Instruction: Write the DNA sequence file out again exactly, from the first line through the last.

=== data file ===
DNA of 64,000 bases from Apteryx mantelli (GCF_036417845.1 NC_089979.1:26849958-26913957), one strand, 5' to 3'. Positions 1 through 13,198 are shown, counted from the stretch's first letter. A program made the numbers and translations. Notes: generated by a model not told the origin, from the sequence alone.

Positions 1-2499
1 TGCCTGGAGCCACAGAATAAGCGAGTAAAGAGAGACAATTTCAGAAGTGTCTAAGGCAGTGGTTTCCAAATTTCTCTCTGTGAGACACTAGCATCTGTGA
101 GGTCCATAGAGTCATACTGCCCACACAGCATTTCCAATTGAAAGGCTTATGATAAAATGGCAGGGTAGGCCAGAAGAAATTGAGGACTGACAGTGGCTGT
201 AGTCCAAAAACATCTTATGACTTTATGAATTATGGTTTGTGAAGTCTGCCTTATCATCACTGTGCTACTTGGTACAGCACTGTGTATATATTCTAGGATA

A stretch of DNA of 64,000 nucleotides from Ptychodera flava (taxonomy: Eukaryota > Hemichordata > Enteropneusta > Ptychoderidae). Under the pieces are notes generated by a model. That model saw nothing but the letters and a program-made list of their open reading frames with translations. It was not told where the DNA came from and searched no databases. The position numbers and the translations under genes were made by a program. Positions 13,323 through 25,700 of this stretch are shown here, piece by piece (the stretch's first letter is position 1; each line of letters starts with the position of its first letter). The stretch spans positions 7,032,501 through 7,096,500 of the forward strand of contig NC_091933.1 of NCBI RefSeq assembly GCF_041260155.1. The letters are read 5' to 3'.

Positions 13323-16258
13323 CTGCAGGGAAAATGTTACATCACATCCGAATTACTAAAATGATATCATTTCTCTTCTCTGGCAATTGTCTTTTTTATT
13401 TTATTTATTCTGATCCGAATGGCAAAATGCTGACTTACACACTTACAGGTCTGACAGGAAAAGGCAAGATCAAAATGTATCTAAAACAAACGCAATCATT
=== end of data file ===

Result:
DNA of 64,000 bases from Apteryx mantelli (GCF_036417845.1 NC_089979.1:26849958-26913957), one strand, 5' to 3'. Positions 1 through 13,198 are shown, counted from the stretch's first letter. A program made the numbers and translations. Notes: generated by a model not told the origin, from the sequence alone.

Positions 1-2499
1 TGCCTGGAGCCACAGAATAAGCGAGTAAAGAGAGACAATTTCAGAAGTGTCTAAGGCAGTGGTTTCCAAATTTCTCTCTGTGAGACACTAGCATCTGTGA
101 GGTCCATAGAGTCATACTGCCCACACAGCATTTCCAATTGAAAGGCTTATGATAAAATGGCAGGGTAGGCCAGAAGAAATTGAGGACTGACAGTGGCTGT
201 AGTCCAAAAACATCTTATGACTTTATGAATTATGGTTTGTGAAGTCTGCCTTATCATCACTGTGCTACTTGGTACAGCACTGTGTATATATTCTAGGATA

A stretch of DNA of 64,000 nucleotides from Ptychodera flava (taxonomy: Eukaryota > Hemichordata > Enteropneusta > Ptychoderidae). Under the pieces are notes generated by a model. That model saw nothing but the letters and a program-made list of their open reading frames with translations. It was not told where the DNA came from and searched no databases. The position numbers and the translations under genes were made by a program. Positions 13,323 through 25,700 of this stretch are shown here, piece by piece (the stretch's first letter is position 1; each line of letters starts with the position of its first letter). The stretch spans positions 7,032,501 through 7,096,500 of the forward strand of contig NC_091933.1 of NCBI RefSeq assembly GCF_041260155.1. The letters are read 5' to 3'.

Positions 13323-16258
13323 CTGCAGGGAAAATGTTACATCACATCCGAATTACTAAAATGATATCATTTCTCTTCTCTGGCAATTGTCTTTTTTATT
13401 TTATTTATTCTGATCCGAATGGCAAAATGCTGACTTACACACTTACAGGTCTGACAGGAAAAGGCAAGATCAAAATGTATCTAAAACAAACGCAATCATT